I think during my last rant or two I might have mentioned that I was waiting for an appointment to see a highly reputable Neurosurgeon at the National Hospital of Neurology and Neurosurgery. Well it did. I saw him, he was direct, honest, kind, and if I might say so, rather handsome to boot. He informed me that I have lumbar spinal stenosis due to the facet joints being little fuckers at TWO levels (it’s getting higher) – L4/L5 vertebra and L5/S1 vertebra. If you remember, my original problem was L5/S1 vertebra and was told I had a perfect spine if not for that injury. Well, that was bollocks! So, basically, along with a broad based disc bulge at L4/L5, and a thickened Ligamentum Flavem, which was helpfully pressing on the spinal cord, I had bone spurs growing into the channel where the sciatic nerve exits the spinal cord.

I had a laminectomy and decompression on the right side of L4/L5 and L5/S1 vertebra in January 2015 at NHNN, with the expectation of up to 50% overall pain relief, i.e. attempting to completely free the nerve and ease my sciatic pain, but not really being able to do much for the back pain without fusing my spine, which was given a 60/40 success rate so was dismissed for now. Initially the results were fabulous after the minor blip of a CSF leak; I could stand straighter, I could walk without a stumbling shuffling gait, I was able to walk without my lovely orange and black crutch for short walks on flat surfaces, and I felt I had, finally, turned a corner.

But no! Of course not! My pain levels went up, up up. My mood levels went down, down, down. I struggled with leg pain, back lock, constant muscle spasms from the base of my spine to my neck. I had trigger point injections which helped a lot (and four months later I am waiting for my 8 weeks review to see how these went) but wore off too quickly, I had acupuncture, which worked wonders for several days then back to epic spasms. Pain Clnic doctor and physiotherapist have both said I am impatient, have lots of muscle wastage, and to give it time, much, much more time, patience, effort. All of which I have been doing. I have slowed down as asked, but not stopped, and tried hard to be positive.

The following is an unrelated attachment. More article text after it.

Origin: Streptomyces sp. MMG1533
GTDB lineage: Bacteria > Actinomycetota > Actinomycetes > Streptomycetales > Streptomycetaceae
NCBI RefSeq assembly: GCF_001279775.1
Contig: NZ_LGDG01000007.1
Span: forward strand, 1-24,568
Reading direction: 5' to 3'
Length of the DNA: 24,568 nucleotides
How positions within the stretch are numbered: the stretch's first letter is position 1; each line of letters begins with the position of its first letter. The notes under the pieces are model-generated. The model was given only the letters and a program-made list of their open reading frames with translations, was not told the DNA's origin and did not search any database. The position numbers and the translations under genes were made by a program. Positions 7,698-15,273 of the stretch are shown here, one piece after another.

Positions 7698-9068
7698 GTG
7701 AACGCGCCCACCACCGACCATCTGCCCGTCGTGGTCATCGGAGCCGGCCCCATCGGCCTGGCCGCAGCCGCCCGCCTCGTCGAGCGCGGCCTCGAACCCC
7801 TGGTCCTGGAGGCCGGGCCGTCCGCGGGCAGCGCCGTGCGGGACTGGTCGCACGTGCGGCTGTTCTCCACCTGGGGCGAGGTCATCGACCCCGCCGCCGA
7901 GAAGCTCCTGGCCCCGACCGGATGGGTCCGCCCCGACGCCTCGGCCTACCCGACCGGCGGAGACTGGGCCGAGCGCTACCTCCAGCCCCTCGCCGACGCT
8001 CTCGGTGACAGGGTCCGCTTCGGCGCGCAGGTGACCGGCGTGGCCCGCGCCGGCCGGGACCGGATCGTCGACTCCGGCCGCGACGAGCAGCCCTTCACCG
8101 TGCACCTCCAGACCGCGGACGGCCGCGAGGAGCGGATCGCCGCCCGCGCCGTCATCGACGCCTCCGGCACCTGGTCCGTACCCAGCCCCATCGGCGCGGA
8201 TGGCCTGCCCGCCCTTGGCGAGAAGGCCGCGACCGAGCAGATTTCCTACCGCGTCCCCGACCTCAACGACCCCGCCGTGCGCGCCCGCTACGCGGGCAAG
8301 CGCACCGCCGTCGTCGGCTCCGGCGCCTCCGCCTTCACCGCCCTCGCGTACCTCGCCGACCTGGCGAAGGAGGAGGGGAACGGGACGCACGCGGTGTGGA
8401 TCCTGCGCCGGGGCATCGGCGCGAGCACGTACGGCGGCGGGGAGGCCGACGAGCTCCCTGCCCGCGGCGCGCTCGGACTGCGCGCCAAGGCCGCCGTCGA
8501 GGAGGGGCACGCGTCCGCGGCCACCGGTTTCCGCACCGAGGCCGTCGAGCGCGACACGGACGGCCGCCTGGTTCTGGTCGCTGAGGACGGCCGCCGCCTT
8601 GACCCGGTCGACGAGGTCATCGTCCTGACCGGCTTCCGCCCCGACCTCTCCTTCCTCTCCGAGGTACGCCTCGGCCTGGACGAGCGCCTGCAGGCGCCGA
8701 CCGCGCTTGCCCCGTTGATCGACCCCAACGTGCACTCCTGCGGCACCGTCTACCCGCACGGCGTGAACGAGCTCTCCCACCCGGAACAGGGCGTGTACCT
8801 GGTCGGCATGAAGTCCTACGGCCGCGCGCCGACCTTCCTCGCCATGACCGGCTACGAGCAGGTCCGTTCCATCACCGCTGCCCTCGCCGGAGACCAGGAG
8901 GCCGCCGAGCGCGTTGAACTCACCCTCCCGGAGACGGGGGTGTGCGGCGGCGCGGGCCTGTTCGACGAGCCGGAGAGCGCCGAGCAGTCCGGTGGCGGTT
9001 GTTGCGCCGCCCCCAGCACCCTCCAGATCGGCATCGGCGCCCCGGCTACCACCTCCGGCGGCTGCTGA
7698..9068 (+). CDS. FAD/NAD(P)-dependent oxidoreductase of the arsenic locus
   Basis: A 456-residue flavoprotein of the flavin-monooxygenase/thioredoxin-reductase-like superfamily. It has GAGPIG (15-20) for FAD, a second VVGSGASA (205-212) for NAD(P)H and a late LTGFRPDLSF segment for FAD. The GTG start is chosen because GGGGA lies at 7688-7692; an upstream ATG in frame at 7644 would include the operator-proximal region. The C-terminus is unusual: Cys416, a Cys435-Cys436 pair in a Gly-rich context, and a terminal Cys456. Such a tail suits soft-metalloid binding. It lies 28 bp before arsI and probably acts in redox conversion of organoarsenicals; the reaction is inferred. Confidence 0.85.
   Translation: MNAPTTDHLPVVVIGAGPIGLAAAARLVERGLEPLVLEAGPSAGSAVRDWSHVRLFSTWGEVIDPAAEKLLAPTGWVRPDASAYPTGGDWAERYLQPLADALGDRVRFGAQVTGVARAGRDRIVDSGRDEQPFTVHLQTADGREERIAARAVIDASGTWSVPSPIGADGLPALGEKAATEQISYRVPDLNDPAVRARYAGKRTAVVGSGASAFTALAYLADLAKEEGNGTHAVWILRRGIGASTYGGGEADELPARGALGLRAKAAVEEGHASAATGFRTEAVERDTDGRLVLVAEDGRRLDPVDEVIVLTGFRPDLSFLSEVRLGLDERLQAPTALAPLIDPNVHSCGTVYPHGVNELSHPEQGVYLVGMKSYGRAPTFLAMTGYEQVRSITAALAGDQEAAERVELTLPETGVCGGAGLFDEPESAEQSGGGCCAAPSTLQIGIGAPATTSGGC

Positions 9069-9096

But it’s been 8 months since my laminectomy and decompression. 8 months of moving, walking (trying to get some distance but not happening), physio and i continue to struggle with standing for too long, walking, pretty much at all, and sitting for more than a few minutes. And now I am mostly back at the stuck bent over stage. I’ll take a photo of the  ‘old woman hunched over with a walking stick’ sign at Wembury Beach toilets to show you what I look like.

Books are for People, Not for Genders.

Winter Boy is just learning to read. He loves Thomas the Tank Engine. I thought he would have grown out of this almost 4 year long phase by now, but he loves is as much now as he did when he got his first Take and Play train. When it comes to books, he’s pretty clear about his interests. If it’s about Thomas the Tank Engine he will try to read it, stick it, colour it, press buttons on it. Although, i will give him his due, he is just starting to read actual words in books, and he eagerly reads whatever books he has from school, and he will attempt to read the words on anything that happens to be lying around.

Even bedtime is Thomas related if he has his own way. We try to break it up, for our sake as much as anything, as reading about a Really Useful Smug Engine can get quite annoying. Outside of the Land of Sodor, Winter Boy has no preference for ‘boy’ stories or ‘girl’ stories, whatever is easily reachable tends to suffice.